“And now we’re going to spend the rest of our time making sure everyone has all of those rights regardless of marital status and regardless of immigration status.”

D.C. immigration attorney Andres Benach, one of the organizers of the event at which Lal and Schubiner were married, said the gathering has served each year as a symbolic graduation ceremony for the children of undocumented immigrants who themselves are undocumented.

Although many have graduated from high school they often are blocked from enrolling in college because they are ineligible for student loans due to their undocumented status. The DREAM Act, among other things, would lift the ban on student loans for undocumented immigrants.

The National Immigrant Youth Alliance and Dream Activist.org, youth led groups that advocate for the Dream Act and comprehensive immigration reform legislation, are the lead sponsors of the Dream Act Graduation event.

Polis noted that the Obama administration recently put in place a federal policy directive temporarily halting the deportations and providing work permits for DREAM Act-eligible students.

But opposition to the directive by immigration reform opponents in the House of Representatives raised concern among immigration reform advocates that the deportations could resume if the House doesn’t pass a bipartisan comprehensive immigration bill approved by the Senate earlier this year.

Rachel Tiven of Immigration Equality has led efforts by that group to push for federal legislation allowing partners of bi-national same-sex couples to obtain legal immigration status. Now that the Supreme Court ruling overturning DOMA has brought about that objective, Tiven said Immigration Equality will continue to work for comprehensive immigration reform that covers both LGBT people and everyone else.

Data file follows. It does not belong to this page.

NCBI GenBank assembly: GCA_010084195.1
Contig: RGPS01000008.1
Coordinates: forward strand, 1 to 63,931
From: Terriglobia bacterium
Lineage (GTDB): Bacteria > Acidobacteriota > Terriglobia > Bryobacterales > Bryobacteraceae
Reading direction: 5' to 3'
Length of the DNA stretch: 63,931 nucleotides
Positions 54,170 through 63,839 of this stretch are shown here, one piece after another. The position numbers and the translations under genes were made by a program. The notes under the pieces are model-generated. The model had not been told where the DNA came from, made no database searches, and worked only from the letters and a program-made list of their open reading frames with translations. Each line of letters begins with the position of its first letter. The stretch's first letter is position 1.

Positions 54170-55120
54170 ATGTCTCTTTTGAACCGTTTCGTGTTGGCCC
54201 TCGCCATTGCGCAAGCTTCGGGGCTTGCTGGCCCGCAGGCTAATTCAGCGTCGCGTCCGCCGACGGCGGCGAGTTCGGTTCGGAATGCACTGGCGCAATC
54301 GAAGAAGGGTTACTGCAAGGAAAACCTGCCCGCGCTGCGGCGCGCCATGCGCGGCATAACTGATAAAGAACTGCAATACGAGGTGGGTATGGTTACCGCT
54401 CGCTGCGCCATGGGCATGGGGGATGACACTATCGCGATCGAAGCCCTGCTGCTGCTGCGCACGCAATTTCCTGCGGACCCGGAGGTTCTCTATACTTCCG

“That’s why we’re so proud to be here today,” she told the gathering. “We will fight all the way to the end until every person can live their life and their full potential in freedom and safety in this country.”

Polis urged those attending the event to redouble their efforts to persuade the House of Representatives to pass the comprehensive immigration reform bill passed by the Senate.

Lou Chibbaro Jr. has reported on the LGBT civil rights movement and the LGBT community for more than 30 years, beginning as a freelance writer and later as a staff reporter and currently as Senior News Reporter for the Washington Blade. He has chronicled LGBT-related developments as they have touched on a wide range of social, religious, and governmental institutions, including the White House, Congress, the U.S. Supreme Court, the military, local and national law enforcement agencies and the Catholic Church. Chibbaro has reported on LGBT issues and LGBT participation in local and national elections since 1976. He has covered the AIDS epidemic since it first surfaced in the early 1980s. Follow Lou